An industry view on the Creative Writing MA

A Creative Writing MA is a notoriously expensive investment and, in terms of distance learning, it’s also a relatively new phenomenon. When I began mine at Lancaster in 2011, it was one of only two on-line courses available. Now, in 2016, a google search brings up so many options that they run to several pages. 

Twenty or so years ago, an agent would pick up a new writer and would be prepared to work with that writer for up to two years in order to produce a polished debut novel. Then a couple of serious recessions impacted the publishing industry, and the internet altered the nature of publishing. Publishers became more risk averse, and agents had no choice but to follow suit. Today, agents will only take on a novelist who is virtually ready to be put straight out into the public arena. Authors still have to do their training somewhere, but the system has conspired to ensure this is at the author’s cost and not the publisher’s, both in terms of time and money. 

Enter the education system, sometimes with seductive promises that ‘anybody can write’ (I have known at least one well-known University use this slogan in its advertising campaign), effectively offering to sell any paying member of the public the dreamed-of chance to find themselves on the other side of a signing table. The truth is that education is now an industry, and universities are smart enough to cash in on your dreams, because like it or not, writing is just like any other job out there: not everybody can do it. 

My own distance learning MA experience was brilliant, and a choice I will never regret having made. I’d reached a glass ceiling in my writing where, after several novels, my enthusiasm repeatedly fell flat as they reached their final stages. I knew something wasn’t right, but I couldn’t work out what. Enrolling on the MA to sort out this dilemma wasn’t a decision I took lightly. I didn’t have the £6,000 fee, so after four years of telling myself no, you can’t do this, I finally re-mortgaged my house to find the money, and took the plunge. My biggest fear was discovering that I simply didn’t make the grade and that I’d better give up and start origami or flower arranging instead. I knew the MA was, in a way, my dreaded watershed moment. 


My tutors were all published novelists, poets and short story writers with a plethora of industry awards to their names. Between them, they had a huge amount of educational experience. Just because you write doesn’t mean that you can teach people to write, so both publication and teaching experience are essential for good tutors. Before I joined the course, I thought I had a handle on the basic differences between genres. I followed various literary agents and read authors’ blogs, and I had a general understanding of how the publishing industry works. It took my MA to teach me that there are many more styles of novel out there than I’d realised, and that there are good, mediocre and pretty poor examples of each on the bookshelves. With some guided reading suggestions from a tutor and a wider selection of book reviews offered by my MA cohort, the reading I amassed proved a positive influence on my prose.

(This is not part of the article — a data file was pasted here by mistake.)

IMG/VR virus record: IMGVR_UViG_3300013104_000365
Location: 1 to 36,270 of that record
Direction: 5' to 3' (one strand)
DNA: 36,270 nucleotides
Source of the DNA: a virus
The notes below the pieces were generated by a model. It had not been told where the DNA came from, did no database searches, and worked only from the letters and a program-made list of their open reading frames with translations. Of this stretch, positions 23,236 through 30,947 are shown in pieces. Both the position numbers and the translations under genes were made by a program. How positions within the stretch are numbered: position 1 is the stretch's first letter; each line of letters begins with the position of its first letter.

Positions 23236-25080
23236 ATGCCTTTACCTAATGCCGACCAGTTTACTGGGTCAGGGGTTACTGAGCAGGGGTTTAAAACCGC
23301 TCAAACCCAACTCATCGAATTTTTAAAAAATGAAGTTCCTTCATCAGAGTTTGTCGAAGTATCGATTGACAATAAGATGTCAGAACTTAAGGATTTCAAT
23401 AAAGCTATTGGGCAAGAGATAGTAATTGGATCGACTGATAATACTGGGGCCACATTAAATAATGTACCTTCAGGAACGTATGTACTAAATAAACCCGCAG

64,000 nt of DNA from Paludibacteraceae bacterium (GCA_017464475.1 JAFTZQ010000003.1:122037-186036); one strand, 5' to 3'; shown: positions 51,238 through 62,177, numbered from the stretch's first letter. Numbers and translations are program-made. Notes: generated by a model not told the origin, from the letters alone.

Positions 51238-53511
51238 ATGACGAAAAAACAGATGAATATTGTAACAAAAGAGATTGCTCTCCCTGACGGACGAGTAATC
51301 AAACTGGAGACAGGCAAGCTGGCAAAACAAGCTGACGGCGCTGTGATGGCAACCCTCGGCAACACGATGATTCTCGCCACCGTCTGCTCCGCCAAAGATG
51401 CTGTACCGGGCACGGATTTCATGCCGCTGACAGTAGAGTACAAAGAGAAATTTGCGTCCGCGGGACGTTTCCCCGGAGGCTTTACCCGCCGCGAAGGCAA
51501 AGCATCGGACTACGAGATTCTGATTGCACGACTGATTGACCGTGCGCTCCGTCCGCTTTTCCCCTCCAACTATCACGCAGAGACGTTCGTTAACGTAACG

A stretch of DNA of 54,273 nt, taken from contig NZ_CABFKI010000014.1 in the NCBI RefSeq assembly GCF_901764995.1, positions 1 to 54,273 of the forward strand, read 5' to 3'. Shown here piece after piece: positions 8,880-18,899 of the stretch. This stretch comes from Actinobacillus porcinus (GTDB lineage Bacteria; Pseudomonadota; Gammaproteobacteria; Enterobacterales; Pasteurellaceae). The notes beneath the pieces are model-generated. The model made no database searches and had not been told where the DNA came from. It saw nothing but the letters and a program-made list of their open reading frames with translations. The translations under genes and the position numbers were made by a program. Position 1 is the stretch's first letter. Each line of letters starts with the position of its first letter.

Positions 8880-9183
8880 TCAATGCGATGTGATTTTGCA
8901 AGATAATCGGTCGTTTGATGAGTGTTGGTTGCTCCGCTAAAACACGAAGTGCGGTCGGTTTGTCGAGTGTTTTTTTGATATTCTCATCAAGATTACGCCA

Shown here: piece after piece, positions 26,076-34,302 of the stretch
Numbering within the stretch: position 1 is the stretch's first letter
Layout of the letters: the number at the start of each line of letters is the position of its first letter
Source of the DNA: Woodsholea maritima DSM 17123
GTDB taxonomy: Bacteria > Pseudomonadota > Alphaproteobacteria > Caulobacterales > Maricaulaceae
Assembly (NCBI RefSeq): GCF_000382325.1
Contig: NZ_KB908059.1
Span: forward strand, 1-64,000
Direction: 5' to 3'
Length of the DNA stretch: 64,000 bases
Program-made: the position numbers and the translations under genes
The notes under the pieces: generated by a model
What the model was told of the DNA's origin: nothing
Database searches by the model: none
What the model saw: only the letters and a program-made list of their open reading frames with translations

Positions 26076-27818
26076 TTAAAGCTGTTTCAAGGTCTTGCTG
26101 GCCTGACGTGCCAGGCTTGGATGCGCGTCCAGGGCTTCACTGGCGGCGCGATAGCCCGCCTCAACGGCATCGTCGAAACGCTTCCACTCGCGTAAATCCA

Nothing makes you perform like a date in the diary. Rather than winging it alone, the MA provides along-the-way critiquing which shapes your work as you go. This means that you’re constantly refining both your prose and your intentions, rather than tackling 80,000 words plus before anybody else gets to tell you what they think. The submissions for MA prose samples vary between 1,000 words and 3,000 words. At Lancaster, these submissions go alternately to your tutor, and to your conference group. Fortunately, there are several members in each group, so any weaker links (in the form of people who either rip your work to shreds for the fun of it, or are just plain nice because they can’t be bothered to be constructive) shouldn’t ruin your experience of the course. I was lucky: both my tutor Sarah and my conference group were amazingly supportive. 

Two years of part-time study later, my MA novel Frozen (since re-named The Eternity Fund thanks to the Disney film!) was shortlisted for Mslexia’s unpublished novel competition (2013), and signed by The Viney Agency (2014). In 2015, The Eternity Fund became a talking book with 

I was so impressed by the MA system that I’m now a part-time PhD Creative Writing student, distance learning again at Lancaster. The fees are more manageable for PhD (at the time of writing, £2,000 per annum), and the regular tutor contact keeps me focused and broadens my exposure to critical work and contemporary fiction. I can’t imagine detaching my writing from the academic process, simply because it has transformed me from an eager student into a published novelist. I may have got there on my own eventually, but I’m sure it would’ve taken much longer. However, the fact remains that the MA isn’t for everyone, as reflected by literary agent Charlie Viney, who notes that: ‘Creative Writing MAs have proliferated over the last 20 years and offer clear advantages to would-be writers, not least the process of peer group review. Do all courses realistically reflect the challenging climate for debut novelists with British and American publishers? I’m far from sure.’ 

If your concerns are financial, and you simply can’t afford to enroll on an MA, there are plenty of excellent short writing courses staffed by published authors who are also experienced teachers. Many take place in retreats where you will have the delight of switching off daily life to focus purely on your art.

April 2016


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